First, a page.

Jonathan’s Dwarf Blood Bowl Team
Jonathan is a prolific hobbyist, having won many painting competitions with his Blood Bowl teams. His Dwarfs are no exception, having just picked up the Best Team award at the Mighty Blighty League event at Warhammer World. Just take a look at these and you’ll see why…
Jonathan: Dwarfs were always one of my favourite races in the Old World, so it is no surprise that they are also the race I use the most in Blood Bowl (and have used for a good few years now). Consequently, this is the third incarnation of my Dwarf Blood Bowl team: The Karak Wanderers. Over the years, they’ve evolved quite a back story and have maimed their way through many leagues and even more tournaments.
Dwarfs aren’t everyone’s favourite team, it has to be said; they’re slow – though I prefer the term ‘steady’ – and they aren’t very agile, but with their high armour and solid collection of starting skills, they can be really punishing opponents that are more than capable of clearing the pitch of opposition.
All of this suits me as a player; I’m happiest throwing Blocks and causing casualties, and these boys have done no small amount of that, winning and contesting more than their fair share of Most Casualty awards at NAF tournaments across the UK and Europe (and, in my mind’s eye, from the echoing and cavernous stadiums beneath the Worlds Edge Mountains to the ocean-going pitches floating on great hulks in the harbours of Marienburg).
As I’ve played Dwarfs, and as I’ve converted and painted new versions of this team, their backstory has grown. It started with their name, the Karak Wanderers, Karak in Khazalid meaning ‘Eternal’ or ‘Enduring’, and the idea formed that this team has no set home, wandering the Old World as a troupe of mercenary players.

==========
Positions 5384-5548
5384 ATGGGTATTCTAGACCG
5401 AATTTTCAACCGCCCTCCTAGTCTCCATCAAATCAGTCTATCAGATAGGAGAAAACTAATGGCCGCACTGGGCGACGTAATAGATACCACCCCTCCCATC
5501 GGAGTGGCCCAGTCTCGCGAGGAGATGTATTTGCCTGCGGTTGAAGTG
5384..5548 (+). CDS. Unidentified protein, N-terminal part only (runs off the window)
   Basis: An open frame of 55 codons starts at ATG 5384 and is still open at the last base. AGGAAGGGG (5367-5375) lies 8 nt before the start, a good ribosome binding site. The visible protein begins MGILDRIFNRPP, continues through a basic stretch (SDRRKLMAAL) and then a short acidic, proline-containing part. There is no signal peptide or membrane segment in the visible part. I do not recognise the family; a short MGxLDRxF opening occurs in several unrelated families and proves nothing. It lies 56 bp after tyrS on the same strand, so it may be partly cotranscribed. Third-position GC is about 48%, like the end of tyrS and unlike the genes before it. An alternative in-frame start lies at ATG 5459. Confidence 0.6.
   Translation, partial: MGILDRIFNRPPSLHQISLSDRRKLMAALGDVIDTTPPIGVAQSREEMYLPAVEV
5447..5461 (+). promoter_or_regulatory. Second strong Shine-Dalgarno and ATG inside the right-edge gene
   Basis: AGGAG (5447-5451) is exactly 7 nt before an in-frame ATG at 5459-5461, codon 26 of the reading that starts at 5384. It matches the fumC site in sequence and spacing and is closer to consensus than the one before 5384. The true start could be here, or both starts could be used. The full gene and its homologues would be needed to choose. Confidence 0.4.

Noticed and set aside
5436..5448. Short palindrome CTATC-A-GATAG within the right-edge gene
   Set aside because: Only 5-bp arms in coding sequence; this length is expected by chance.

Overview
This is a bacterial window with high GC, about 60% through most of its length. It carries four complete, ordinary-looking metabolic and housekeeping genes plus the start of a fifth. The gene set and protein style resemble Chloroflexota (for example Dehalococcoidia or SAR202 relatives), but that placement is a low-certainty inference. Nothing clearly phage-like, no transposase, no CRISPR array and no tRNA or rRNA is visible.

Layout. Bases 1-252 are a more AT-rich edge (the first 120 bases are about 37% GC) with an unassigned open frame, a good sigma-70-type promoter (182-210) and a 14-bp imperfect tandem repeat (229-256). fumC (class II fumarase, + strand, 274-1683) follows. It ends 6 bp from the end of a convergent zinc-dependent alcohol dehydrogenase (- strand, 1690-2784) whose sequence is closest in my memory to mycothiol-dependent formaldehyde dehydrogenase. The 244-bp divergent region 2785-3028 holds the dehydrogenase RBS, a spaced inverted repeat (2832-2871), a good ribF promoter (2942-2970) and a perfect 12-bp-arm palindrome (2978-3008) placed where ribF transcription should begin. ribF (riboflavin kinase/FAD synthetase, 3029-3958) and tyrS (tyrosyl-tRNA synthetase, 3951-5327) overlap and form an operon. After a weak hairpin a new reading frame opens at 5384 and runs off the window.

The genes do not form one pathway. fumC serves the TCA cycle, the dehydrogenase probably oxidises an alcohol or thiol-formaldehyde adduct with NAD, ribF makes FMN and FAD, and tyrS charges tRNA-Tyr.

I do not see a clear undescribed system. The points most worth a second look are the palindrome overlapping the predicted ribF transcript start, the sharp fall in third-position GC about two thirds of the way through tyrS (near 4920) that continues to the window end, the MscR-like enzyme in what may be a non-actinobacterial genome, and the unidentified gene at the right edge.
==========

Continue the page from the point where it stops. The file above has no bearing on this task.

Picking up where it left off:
In their first season with me, they wore blue and gold and perhaps did have a home stadium, left behind in the Worlds Edge peaks.
Their personal Book of Grudges is closed on what happened to that, as well as the name of their hold – the shame of its loss too great to bear and the details sealed away until such time as the pages can be opened and the grudge struck through. But it’s pretty safe to assume that, whilst they were pursuing tournament glory across the lands, it was overrun by Goblins…
This is more common than one might think.
It starts with Goblin-owned concession stands springing up to sell dodgy branded shirts, hats, and novelty giant fingers or Skaven selling cheap and disturbing snacks to the crowds. It soon escalates through visiting Goblin and Skaven teams making themselves comfortable in the locker rooms and hospitality suites, becoming short term tenants whilst the home team is on the road pursuing the majors, and finally ends with an almost complete takeover of the stadium through underhanded business practices by Goblin or Skaven entrepreneurs. This, in turn, leads to a decline in the maintenance of the stadium and a fall in property prices in the vicinity causing Dwarf residents to move out of the locale…